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Edibles Grow Sheets


  • Scientific Name
    (Prunus persica)
  • General Information

    Photo: Ian Baldwin, Unsplash
    Photo: Ian Baldwin, Unsplash
    Known as the “queen” of summer fruit, peaches feature fuzzy skin and sweet juicy yellow or white flesh. The trees are easily grown. Peach trees are self-fruiting, with flowers borne on one year old shoots. The trees can live for up to 20 years and adapt very well to the Marin climate.

  • When to Plant

    Plant dormant, bare root peaches in winter to early spring. By planting then, they get the benefit of cool spring weather. Planting should be done as soon as possible after receiving them from the nursery so their roots do not dry out. Learn more about planting bare root trees.

  • Planting

    Plant in raised beds or on a ridge or mound of soil several inches high and several feet across in areas where drainage is poor or soil is highly amended. Avoid planting in a low-lying area to prevent diseases such as root rot, and never plant in saturated or wet soil. Plants will settle as organic matter in the soil decomposes.

  • Soil Requirements

    Plant where the soil drains well to about three to five feet down, with a pH of 6.0 to 7.0. It may be best to test soil if planting in a new location. Test for potassium (K), calcium (Ca), magnesium (Mg), and sodium (Na).

  • Water Requirements

    Water regularly. The amount of water needed for the tree is primarily dependent upon the size of the tree, time of year, and temperature. It also depends on the type of irrigation being used, whether drip or sprinkler. Drip irrigate daily or use sprinklers about every three weeks.


    Water Management For Temperate Fruit Trees (Daily water use (gal/day)

    Tree Age/Size Early Spring Warm Spring/Fall Hot Summer Very Hot Summer
    Dwarf - 2 yrs. 0.62 1.25 1.56


    4 yrs.     

    6.20 12.5 15.6 18.7
    Std. mature 18.6 37.5 46.8 56.1

    California Master Gardener Handbook, 6th printing 2013, pg.493

  • Fertilizing

    Nitrogen should be applied in the spring, but not to excess as it can cause problems with the fruit and attract numerous pests. Use an organic fertilizer such as blood meal or alfalfa meal. Follow directions on the package. Always water after fertilizing. Also, check for a zinc deficiency, as it will result as small new leaves. Testing soil provides valuable information that allows you to accurately compensate for any deficiencies.

  • Pollination

    Peach trees are self-fertile, thus they do not need another tree to bear fruit.

  • Harvesting

    Peaches generally ripen on the tree. Harvest when the fruit is firm, but not soft and has a peach aroma. Taste check for ripeness. To avoid insects on the fruit, harvest when firm and ripen indoors in paper bags or bowls.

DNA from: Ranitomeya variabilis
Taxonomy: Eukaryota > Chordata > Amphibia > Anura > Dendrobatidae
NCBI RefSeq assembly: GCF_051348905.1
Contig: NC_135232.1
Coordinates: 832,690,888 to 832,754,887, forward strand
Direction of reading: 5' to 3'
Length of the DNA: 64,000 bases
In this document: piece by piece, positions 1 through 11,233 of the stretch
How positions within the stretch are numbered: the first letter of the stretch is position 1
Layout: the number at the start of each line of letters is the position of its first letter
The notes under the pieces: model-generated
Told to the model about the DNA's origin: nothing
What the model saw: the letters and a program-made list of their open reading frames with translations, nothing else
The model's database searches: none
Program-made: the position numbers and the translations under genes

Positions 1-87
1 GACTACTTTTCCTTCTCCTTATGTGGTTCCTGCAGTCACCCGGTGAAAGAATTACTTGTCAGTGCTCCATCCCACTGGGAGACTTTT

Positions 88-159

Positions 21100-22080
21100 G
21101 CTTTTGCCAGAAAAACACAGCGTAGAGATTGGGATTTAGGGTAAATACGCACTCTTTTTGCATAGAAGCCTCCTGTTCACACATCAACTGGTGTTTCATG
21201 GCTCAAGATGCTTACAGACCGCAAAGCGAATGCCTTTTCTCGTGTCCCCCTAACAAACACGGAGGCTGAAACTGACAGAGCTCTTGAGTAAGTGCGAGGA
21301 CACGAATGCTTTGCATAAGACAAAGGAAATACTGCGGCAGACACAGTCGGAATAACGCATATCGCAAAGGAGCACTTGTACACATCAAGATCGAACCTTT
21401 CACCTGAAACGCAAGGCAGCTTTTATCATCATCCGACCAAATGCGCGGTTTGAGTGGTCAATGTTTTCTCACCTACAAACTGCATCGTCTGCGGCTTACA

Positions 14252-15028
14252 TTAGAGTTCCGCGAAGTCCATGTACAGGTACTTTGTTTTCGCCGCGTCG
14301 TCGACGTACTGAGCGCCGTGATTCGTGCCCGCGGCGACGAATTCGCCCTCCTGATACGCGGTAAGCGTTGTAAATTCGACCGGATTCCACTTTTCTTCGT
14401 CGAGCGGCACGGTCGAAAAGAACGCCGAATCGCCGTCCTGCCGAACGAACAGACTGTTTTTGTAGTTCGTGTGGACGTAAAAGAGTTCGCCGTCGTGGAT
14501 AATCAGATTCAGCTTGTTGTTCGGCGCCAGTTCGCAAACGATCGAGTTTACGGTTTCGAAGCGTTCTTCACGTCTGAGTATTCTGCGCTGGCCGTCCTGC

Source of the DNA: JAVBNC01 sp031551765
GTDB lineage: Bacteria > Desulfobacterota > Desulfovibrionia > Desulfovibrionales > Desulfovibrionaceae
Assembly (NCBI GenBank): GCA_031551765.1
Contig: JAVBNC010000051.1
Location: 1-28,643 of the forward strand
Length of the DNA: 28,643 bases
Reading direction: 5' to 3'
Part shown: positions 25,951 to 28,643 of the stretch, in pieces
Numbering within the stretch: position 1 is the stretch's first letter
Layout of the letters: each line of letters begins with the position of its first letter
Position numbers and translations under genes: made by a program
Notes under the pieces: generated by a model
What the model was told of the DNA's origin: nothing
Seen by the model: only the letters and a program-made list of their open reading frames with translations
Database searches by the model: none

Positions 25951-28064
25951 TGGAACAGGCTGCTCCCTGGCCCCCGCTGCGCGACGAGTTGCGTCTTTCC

• Storage

    Peaches are best if eaten within a few days after ripening, but can keep in the refrigerator for up to two weeks.

  • Good Varieties for Marin

    Peach trees come in standard or dwarf sizes

    'Babcock': Medium-sized. White flesh. Freestone, low chill variety.

    'Earligrande': Excellent flavor. Yellow-red blush. Semi-freestone, low chill variety.

    'Fairtime': Large fruit. Yellow, firm flesh. Excellent flavor.

    'Indian Blood': Cling peach. Red skin and flesh. Tart. Prolific.

    'La Feliciana': Medium-sized. Firm, red. Excellent flavor. Somewhat more disease resistant.

    'Loring': Very large fruit. Red skin. Yellow flesh. Freestone. Somewhat more disease resistant.

    'Nectar': White flesh. Pink skin. Excellent flavor.

    'O'Henry': One of the best. Large fruit. Yellow flesh. Freestone.

    'Suncrest': Large fruit. Yellow flesh. Freestone. Midseason.

    'Veteran': Red blush. Elberta-type. Freestone. Dependable, heavy producer with excellent flavor. Somewhat more disease resistant.

  • Helpful Tips

    Peaches require adequate summer water, deep, well-drained soil, nitrogen fertility, fruit thinning during growing season to a distance of six inches between fruits, and sprays to prevent peach leaf curl and brown rot.

    Winter Dormant Season

    • Spray trees with dormant oil to control San Jose scale.
    • Spray fixed copper to control peach leaf curl December 1 and February 1.
    • Prune out 50% of last year’s wood to thin the crop and to ensure good shoot growth and fruiting potential for future years.

    Spring Bloom Season

    • Apply fungicide during bloom to prevent brown rot, which may require one to three sprays, depending on weather. Rainy periods require more spray.
    • Fertilize young trees monthly with organic nitrogen fertilizer beginning April 1. Water well.
    • Thin fruits to about six inches apart when marble-sized. Thinning reduces fruit numbers, but increases size and prevents limb breakage.

    Summer Growing Season

    • Drip irrigate daily or sprinkler irrigate about every three weeks.
    • Maintain a weed free area around the base of the trees within three feet of the trunk with an organic mulch three inches deep.

    Fall Harvest Season

    • Spray for shot hole fungus in November before first heavy rain; use fixed copper.
    • Fertilize and irrigate just after harvest.
    • At leaf fall, remove and destroy or compost leaves to prevent the spread of peach scab.
    • Remove mummies from tree.

    Learn more about pruning peach trees.

  • Common Problems

    Peach leaf curl and brown rot are common problems. Learn more about problems when growing peaches.

  • Pests- Diseases & More

    Learn more about growing peach trees.